There was a chilly mist in the March air, but I love my early morning walks and this gray gloom wasn’t going to keep me from today’s. I stopped midway on a bridge over the creek to watch a pair of mallards silently pick and poke along the muddy bank. Nothing could ruin this perfect serenity.
“Hey!” the shrill voice called. “Beautiful, right?” The spry old woman pointed towards the ducks as she marched enthusiastically onto the bridge to stand beside me. She twirled her arms in several rapid circles, stretched her back, then leaned on the railing and began doing standing push-ups. Dressed in sweat pants and jacket, baseball cap and sneakers, she had all the markings of devoted walker.
“Hi.” I said tentatively, unsure of what was happening.
“You’re from the South, aren’t you? Hiiiii. That’s how you said it. Hiiiii.” She spoke with her back to me as she stretched her calves. “I’m betting from the South. Keep talking until I say stop and I’ll know if I’m right, but I bet from the South?”
“Yes Ma’am.” I answered.
Her head whirled around towards me.
“No need to say more.” She laughed and raised her arms over her head to bend from side to side, counting slowly to herself. “Hiiiii” She said again. “I won’t forget that!”
She stood straight and adjusted her cap. “I’m from Wisconsin.”
Introductions seemed in order. “My name is Stuart and…”.
“Oh, I won’t remember your name.” She stopped me. “But I won’t ever forget what you said.”
A quick set of jumping jacks, a couple of leg kicks, and she stopped to stretch again. “Walk much?” She asked as she jogged in place.
“Most days. And I always see something interesting.” I nodded towards the two ducks now swimming in the creek.
“Love them.” She said. “I see a lot of birds out here.”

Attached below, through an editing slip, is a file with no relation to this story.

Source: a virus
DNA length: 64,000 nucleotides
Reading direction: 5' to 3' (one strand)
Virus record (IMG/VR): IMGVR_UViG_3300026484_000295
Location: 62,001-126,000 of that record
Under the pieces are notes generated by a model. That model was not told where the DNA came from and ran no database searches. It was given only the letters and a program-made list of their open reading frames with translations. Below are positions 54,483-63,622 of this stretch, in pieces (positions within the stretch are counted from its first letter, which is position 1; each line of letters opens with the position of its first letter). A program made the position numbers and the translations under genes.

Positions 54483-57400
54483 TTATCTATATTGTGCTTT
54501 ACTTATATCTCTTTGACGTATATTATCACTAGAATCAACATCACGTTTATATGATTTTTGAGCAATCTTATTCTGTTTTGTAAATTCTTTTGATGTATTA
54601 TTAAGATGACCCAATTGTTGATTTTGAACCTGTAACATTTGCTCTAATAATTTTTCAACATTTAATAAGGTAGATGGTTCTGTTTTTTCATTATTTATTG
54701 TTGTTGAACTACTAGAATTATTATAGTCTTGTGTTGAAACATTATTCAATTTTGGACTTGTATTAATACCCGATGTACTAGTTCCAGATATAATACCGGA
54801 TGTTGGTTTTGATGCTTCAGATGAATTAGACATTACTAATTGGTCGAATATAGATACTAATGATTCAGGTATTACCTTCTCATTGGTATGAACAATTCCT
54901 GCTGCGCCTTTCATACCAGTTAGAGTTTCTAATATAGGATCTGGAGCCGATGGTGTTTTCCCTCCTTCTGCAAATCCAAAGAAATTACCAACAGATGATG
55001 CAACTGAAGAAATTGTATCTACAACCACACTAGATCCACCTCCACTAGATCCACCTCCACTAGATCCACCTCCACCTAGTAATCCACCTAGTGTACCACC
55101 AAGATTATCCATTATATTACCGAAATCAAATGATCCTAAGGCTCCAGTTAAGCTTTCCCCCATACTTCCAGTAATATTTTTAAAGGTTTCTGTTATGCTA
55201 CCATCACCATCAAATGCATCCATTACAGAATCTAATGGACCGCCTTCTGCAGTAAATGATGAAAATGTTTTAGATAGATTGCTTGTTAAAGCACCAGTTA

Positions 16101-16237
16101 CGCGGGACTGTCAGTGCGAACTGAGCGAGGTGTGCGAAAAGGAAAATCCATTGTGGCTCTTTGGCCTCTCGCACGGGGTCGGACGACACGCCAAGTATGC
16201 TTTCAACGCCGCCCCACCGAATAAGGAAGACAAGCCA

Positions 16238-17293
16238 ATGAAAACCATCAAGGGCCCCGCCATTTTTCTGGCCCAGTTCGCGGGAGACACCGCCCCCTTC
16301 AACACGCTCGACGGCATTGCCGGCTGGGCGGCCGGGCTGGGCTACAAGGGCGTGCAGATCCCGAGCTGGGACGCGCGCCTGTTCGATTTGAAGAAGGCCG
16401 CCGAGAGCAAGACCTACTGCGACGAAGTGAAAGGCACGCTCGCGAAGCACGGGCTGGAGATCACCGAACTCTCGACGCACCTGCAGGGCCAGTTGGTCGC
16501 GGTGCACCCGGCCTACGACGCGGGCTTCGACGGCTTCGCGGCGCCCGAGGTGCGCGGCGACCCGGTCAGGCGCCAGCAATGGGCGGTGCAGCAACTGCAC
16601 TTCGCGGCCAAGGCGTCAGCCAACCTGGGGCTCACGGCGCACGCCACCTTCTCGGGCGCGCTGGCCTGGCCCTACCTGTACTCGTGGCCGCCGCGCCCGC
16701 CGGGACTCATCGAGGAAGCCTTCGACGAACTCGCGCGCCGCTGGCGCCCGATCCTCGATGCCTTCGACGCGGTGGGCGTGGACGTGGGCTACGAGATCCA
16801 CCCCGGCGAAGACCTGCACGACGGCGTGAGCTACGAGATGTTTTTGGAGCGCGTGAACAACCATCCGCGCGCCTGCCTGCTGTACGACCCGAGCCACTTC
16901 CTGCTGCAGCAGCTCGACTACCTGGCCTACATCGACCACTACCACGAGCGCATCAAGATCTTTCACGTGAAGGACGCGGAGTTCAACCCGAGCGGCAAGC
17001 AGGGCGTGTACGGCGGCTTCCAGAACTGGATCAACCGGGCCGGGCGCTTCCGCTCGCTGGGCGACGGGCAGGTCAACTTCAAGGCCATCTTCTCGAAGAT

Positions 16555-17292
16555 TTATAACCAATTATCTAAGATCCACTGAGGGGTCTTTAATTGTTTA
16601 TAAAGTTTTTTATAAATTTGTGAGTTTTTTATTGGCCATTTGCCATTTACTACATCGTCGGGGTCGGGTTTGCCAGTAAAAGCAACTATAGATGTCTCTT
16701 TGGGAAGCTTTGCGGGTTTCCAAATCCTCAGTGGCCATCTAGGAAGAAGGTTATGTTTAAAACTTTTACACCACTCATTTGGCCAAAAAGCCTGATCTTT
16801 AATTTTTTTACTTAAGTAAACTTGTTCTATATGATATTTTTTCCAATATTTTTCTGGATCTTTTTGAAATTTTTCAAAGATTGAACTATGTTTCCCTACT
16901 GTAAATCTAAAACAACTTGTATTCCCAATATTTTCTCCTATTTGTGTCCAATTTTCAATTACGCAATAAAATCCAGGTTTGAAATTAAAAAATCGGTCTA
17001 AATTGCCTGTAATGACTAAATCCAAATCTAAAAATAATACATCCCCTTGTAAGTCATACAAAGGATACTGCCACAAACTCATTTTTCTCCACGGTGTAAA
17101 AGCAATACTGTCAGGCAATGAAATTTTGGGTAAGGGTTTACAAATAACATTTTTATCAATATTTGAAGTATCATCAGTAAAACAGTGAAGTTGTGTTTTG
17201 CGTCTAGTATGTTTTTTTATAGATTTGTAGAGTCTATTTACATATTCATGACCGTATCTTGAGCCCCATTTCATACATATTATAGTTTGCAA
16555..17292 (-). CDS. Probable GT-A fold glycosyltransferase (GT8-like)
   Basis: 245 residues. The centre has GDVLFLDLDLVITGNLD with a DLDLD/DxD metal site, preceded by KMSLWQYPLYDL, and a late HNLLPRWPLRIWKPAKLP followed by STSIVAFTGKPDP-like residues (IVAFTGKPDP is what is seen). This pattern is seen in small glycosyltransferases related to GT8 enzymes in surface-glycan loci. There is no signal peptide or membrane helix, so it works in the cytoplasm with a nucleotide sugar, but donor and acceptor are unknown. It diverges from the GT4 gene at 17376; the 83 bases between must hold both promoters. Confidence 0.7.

The old woman told me about her own morning walks and rituals. Each day she got up and tried to find ways to keep herself busy. She retired thirty years ago, bought a home in the area, but now at age ninety-three had watched all her friends “move away or pass away”. She looked down at the creek.
“Old age was ok for the first twenty years!” She giggled slightly. “I used to wonder what the point was because nothing new ever happened.”
“I understand.” I said in my most empathetic tone. “I’m fifty-six and getting older can be rough.” I awaited her sympathy.
“Fifty-six?” She adjusted her cap again. “Why, you’re just a little squirt!”
Forced to defend my comment I agreed with her that I wasn’t elderly, but she herself said the older she got the more she wondered why. She couldn’t see the point.
“I said I used to wonder.” She corrected.
“But it dawned on me.” She continued. “I can walk and move and see and enjoy. I shouldn’t start the day just waiting for good things to come and find me. That’s the wrong approach.”
She took off her jacket. I held it as she finished a final set of standing push-ups.
“It’s like this.” She took back her jacket and stared me in the face. “I woke up this morning and that’s more than some people did. The rest is up to me.”
At ninety-three years of age this little whirlwind of a woman had the perfect attitude. I was impressed at the start by her jumping jacks and push-ups, but now she had captivated me with her words. I wanted to hear more. I listened for the next nugget of advice but she clearly had places to go. She put her jacket back on and zipped it up.
“My name is Nadine and…”
“Oh, I won’t remember your name.” I smiled as I interrupted. “But I won’t ever forget what you said.”
Stuart M. Perkins